Having done some cooling experiments on various FRC motors as well as the V5 motor, cooling from the outside of the case is pretty ineffective. Doesn’t matter if it’s a fan, or freeze spray. You still have to cool the housing substantially before you have any impact on the motor itself. Then after you cool the housing, you still have the wait for the housing to conduct heat away from the motor.
Even running a fan on the motor during the match produces minimal results. The amount of cool air you’re moving over the motor is doing almost nothing compared to the amount of heat created by a motor running at 10W or 11W. The most effective way to cool motors is from the inside, but there’s no legal way to do that.
You could hot swap the motor, but that isn’t solving the root of the problem. You’re just creating more warm motors that need to be cooled.
Thus, @Foster’s advice is best. Re-design/engineer the design so the motor runs at a more optimal area of the power curve. The more power you’re consuming at steady state, the more power is being converted to heat, the faster your motor will reach thermal protection. A motor running at 10W or 11W continuously will reach thermal much faster than a motor running at 5W continuously.
Just to build on this, the OP’s question is, therefore, is an XY Problem ( https://xyproblem.info/ ). The real problem is: when V5 motors overheat, their performance degrades, and motors running at maximum power hit this thermal point sooner than motors running at lower power. The user must define what the timeframe of expectation of “non-degraded” performance is, and what the recovery time from this state should be. Should it be “match time” (e.g. 1:45 or 2 minutes)? Should it be “practice session time” (e.g. a driver wants to practice continuously for however long a fully charged battery lasts)? Should the motors be expected to return to non-degraded performance within 2 minutes (e.g. possibly the tightest turnaround time on a back-to-back competition match)?
While, strictly, it is true that hot-swaps don’t solve the root problem, hot-swaps may allow teams to achieve the SLAs answered above. That said, there may be other benefits (e.g. faster drives, fewer overheat problems, etc.) to solving root problems (e.g. too much friction in the system, etc.) which also allows the team to achieve SLAs (either with or without hot-swapping).
As Jon suggests, another solution would be to simply limit the motors to consuming 5Watts…though this decision may have other, adverse effects on the robot.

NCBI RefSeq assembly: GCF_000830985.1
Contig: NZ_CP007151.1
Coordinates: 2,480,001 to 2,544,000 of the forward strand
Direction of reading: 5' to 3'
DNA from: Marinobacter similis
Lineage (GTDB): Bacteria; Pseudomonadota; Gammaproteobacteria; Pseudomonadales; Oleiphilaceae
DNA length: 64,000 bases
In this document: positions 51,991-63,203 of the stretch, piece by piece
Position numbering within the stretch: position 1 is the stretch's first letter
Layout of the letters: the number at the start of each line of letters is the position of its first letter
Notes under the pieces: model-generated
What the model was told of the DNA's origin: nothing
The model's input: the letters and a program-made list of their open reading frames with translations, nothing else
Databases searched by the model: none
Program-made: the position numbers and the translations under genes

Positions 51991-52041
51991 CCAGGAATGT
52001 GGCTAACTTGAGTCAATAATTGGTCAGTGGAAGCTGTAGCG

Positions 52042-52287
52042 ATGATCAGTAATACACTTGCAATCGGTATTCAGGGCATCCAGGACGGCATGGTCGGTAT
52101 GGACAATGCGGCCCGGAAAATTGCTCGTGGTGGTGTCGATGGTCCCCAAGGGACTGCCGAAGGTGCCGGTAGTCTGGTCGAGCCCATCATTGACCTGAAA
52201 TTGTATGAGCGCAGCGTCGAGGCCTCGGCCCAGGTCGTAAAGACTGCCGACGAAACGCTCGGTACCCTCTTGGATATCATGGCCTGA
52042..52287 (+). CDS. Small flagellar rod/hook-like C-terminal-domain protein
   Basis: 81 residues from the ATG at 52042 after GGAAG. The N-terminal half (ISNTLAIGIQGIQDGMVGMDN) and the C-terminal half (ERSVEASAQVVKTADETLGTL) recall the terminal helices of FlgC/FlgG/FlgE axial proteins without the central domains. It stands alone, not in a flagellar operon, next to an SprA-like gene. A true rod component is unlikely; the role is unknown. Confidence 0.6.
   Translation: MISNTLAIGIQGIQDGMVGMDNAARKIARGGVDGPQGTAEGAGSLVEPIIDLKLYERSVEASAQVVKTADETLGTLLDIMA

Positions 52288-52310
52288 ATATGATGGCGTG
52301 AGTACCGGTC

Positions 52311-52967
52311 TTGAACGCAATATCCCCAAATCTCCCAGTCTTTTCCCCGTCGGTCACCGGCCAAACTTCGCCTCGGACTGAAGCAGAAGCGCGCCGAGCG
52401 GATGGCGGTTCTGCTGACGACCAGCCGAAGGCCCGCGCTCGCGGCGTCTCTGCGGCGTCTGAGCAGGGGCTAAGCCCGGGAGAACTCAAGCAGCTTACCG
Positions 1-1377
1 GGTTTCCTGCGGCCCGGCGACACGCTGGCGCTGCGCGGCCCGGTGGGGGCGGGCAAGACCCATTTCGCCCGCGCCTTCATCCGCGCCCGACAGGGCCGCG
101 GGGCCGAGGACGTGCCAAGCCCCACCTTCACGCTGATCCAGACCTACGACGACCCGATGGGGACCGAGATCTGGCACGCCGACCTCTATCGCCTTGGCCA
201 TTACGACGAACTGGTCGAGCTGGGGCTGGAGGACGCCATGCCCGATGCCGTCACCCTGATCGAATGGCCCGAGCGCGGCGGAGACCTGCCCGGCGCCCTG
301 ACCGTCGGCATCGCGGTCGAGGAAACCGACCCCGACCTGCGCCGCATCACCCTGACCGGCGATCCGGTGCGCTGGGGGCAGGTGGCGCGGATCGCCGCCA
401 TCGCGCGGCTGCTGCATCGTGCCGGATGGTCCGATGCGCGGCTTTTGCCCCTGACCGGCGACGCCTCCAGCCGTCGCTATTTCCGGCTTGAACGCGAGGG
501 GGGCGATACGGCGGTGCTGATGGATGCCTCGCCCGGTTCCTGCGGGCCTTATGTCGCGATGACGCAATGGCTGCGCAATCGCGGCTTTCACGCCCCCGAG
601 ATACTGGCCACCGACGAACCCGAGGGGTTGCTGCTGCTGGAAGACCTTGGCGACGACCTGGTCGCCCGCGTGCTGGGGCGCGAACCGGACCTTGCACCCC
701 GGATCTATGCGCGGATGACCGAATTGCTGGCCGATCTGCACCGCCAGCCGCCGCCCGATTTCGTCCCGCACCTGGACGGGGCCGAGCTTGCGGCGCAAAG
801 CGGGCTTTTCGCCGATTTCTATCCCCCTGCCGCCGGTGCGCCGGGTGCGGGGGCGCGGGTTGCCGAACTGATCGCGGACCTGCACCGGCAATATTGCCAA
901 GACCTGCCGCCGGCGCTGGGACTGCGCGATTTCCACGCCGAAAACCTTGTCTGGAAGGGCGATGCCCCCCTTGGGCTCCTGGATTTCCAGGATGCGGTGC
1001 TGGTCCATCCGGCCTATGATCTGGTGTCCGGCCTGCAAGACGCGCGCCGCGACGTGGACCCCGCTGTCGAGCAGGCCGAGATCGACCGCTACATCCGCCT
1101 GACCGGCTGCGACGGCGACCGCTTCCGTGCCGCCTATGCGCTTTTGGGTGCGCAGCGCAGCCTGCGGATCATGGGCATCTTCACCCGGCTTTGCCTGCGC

Solving these problems is what makes engineering fun!
Regarding the allowable limit of motor power. Speaking in general terms, we are seeing about 50% power will allow a motor to run all match, with brief usage to 100%, without overheating.
This can depend a lot on 1) starting temp… is it still 5 degrees warmer than ambient air due to a recent run 2) ambient temp. Ambient temp can be bad… not only does the motor start warmer, it’s got warmer air surrounding it.
I’d suggest some constant load testing and temp graphing for the heating up AND cooling down with results posted for all to see.
fellas will say its an engineering problem but haven’t had motors overheat after tugging against robots for the entire duration of a match.
your robot shouldn’t drop performance from overheating during regular use, but there will always be situations in a match where you put more strain on your motors than usual. when you run into these situations, i highly recommend hot swapping your motors. during a Bo3 series this year, we doused our motors in canned air refrigerant due to the fact it would’ve been difficult to hot swap the motors in time. at the end of the match, neither robot could make it up the platform.
design your robot so that it doesn’t overheat, but when it does (and it usually will), quick swapping motors is a very good solution for the problem
Fans are not specifically allowed in the rulebook and would noy fall under decorstion items because its functional. Thus it is not legal.
Sure, COTS fans aren’t allowed, but what about using legal materials and a V5 motor as one?
Sure, if you want to burn a motor from your motor allotment to cool another motor for very very marginal cooling gains, this would be legal.